Nate Bagley from Software Advice asked me to review his article and it jogged my memory… I wrote this a few years ago. Only Nate offers some Google data to back up the idea that essentially an Electronic Medical Record (EMR) is a patient’s medical record sourced from one provider; an Electronic Health Record (EHR) is sourced from several providers. This is in line with Nate’s quote from Don Fluckinger, “EHR seems to refer to a record that can be shared back and forth and amended among multiple providers.”
If I get my healthcare from one provider, say Sutter Health, where one electronic record is shared between primary care, nurses and specialists, is that an EHR or EMR?
Until the NHIN or HIEs gain traction, Sutter’s health record cannot be shared with Stanford Hospital literally across the street!
I read with interest update 3 by Dr David Blumenthal of the Department of Health and Human Services.
Firstly Dr Blumenthal, consistently uses the term EHR (Electronic Health Record). Per my definition of EHR vs EMR (Electronic Medical Record) an EMR is used by one vendor such as a physician, whereas an EHR is a patient’s collective record of medical data sourced by several healthcare providers.
Questions for Dr Blumenthal:
- Did you mean that health care providers should implement EMRs, not EHRs?
- How will the various EMRs share data between each other (and their regional HIEs/RHIOs ) so that patients can move with ease from provider to provider? Will HITSP provide standards that EMRs can adhere to? Will HL7 be updated?
- What about medical terminology? Will EMR vendors adhere to LOINC or ICD-10 so that a universal EHR can be created for patients?
Register here for a webinar from Medicity, description below:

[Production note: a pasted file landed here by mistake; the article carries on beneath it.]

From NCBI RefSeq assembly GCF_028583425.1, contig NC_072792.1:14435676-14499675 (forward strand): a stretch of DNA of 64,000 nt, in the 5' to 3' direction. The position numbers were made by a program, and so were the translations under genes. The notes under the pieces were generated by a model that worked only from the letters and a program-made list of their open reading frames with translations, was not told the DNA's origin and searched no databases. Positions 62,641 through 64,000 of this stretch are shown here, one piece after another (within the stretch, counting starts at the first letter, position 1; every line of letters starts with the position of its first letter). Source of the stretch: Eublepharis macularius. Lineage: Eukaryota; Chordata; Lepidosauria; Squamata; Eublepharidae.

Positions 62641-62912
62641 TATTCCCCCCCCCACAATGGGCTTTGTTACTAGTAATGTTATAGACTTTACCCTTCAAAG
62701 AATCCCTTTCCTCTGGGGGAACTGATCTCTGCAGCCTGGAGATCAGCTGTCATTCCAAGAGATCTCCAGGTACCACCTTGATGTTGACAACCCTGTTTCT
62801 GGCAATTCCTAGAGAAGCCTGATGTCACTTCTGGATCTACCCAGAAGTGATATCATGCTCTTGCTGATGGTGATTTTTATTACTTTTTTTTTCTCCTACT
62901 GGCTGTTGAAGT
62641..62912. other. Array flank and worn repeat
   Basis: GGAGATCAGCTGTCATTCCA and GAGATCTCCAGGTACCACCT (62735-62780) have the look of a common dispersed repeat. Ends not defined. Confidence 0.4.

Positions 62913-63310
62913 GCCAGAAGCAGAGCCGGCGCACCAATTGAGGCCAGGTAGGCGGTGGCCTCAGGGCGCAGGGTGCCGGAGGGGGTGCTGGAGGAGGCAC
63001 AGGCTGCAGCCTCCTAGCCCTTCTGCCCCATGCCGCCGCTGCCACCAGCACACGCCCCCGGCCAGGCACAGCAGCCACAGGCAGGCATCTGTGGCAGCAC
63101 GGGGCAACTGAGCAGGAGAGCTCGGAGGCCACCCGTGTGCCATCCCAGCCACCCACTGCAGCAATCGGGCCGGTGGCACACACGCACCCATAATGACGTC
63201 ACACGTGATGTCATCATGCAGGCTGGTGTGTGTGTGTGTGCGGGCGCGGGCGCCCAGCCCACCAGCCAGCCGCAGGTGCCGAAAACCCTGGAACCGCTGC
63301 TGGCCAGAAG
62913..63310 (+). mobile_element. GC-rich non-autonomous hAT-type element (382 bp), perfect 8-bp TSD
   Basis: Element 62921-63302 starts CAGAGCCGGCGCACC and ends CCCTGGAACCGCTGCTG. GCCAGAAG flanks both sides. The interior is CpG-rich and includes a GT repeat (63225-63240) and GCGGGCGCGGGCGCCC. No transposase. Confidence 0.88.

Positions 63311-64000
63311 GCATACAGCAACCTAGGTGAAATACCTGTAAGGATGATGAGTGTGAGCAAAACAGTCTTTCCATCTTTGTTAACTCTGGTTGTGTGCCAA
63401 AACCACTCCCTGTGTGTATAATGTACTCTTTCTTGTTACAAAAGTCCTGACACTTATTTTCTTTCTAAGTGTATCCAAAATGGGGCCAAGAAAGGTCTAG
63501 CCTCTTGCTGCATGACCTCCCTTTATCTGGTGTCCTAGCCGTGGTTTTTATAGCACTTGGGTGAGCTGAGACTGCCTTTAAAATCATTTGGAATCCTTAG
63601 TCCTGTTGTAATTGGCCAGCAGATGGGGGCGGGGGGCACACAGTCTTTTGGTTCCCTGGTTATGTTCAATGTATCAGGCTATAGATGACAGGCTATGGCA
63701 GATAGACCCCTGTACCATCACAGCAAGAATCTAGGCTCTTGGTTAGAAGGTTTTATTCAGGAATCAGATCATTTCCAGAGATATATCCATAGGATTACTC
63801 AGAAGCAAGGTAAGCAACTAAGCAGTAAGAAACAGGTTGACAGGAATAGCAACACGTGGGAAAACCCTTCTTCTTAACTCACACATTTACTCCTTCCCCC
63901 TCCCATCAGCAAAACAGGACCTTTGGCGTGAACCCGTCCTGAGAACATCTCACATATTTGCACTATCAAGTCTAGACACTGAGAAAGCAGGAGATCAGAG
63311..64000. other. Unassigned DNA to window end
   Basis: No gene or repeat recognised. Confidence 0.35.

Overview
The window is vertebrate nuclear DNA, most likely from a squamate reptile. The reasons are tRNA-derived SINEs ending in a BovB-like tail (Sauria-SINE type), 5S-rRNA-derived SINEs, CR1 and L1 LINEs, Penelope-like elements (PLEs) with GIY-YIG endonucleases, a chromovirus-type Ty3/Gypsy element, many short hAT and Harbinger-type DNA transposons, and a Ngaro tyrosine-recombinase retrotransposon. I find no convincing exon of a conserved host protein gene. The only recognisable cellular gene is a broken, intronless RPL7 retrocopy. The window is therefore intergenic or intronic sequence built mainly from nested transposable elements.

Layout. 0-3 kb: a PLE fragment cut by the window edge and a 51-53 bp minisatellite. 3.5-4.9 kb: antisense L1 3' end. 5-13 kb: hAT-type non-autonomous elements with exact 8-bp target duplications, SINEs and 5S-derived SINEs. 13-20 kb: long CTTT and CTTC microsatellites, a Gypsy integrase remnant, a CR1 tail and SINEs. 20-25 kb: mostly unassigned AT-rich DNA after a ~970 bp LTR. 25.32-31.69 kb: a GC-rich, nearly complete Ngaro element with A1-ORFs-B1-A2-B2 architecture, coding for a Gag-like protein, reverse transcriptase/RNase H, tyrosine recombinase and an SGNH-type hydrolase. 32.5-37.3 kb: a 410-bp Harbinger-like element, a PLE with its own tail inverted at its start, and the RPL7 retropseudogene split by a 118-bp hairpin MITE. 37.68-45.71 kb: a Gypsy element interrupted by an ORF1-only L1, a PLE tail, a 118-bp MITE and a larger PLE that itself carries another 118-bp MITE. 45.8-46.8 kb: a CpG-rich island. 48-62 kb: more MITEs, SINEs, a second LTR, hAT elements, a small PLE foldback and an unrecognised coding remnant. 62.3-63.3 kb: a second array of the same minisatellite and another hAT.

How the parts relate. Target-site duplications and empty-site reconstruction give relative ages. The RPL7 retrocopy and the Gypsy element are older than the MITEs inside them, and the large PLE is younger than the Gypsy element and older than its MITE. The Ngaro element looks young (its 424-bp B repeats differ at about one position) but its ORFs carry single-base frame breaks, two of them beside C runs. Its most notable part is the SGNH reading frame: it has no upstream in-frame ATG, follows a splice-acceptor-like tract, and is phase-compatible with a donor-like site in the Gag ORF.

(Medicity’s HIE blog is here and a description of their Novogrid here)
In the wake of ARRA legislation, the healthcare community is awash in the vision of health information exchange (HIE) – both HIE as the action of exchanging patient information and HIE as an entity such as a RHIO – as they seek to achieve “meaningful use.” However, the cost, complexity, and viability of health information exchange present a challenge that seems daunting to many constituents in the healthcare industry.
The Medicity approach to HIE focuses on the deployment of incremental, value-added services from the bottom up. No matter what stage your organization has reached in the HIE planning or implementation process, a fundamental step must be to enable the exchange of health information between acute and ambulatory environments, with as many physician practices as possible. The Medicity Novo Grid technology accomplishes this connectivity rapidly, efficiently and economically.
In this online session, Medicity Vice President, Bill Sims will discuss how “getting on the Grid” solves real-world, practical HIE challenges, overcoming the obstacles created by a community of physician practices whose EMR adoption varies widely and is constantly evolving. Bill has worked directly with hundreds of community hospitals and large health systems to address a wide variety of these technological, regulatory and business issues and will discuss the proven solutions they have utilized. This webinar will focus on the benefits of the Medicity Novo Grid to achieve immediate and meaningful value for hospitals and physician practices.
Interesting discussion I had with Paul Roemer on “The HIE blog”
How do we encourage the adoption of EHRs aside from dangling the ARRA reimbursement carrot in front of the donkey?
Is the process of implementing an EHR any different from a large software project such as SAP or ORACLE?
Join the discussion, here.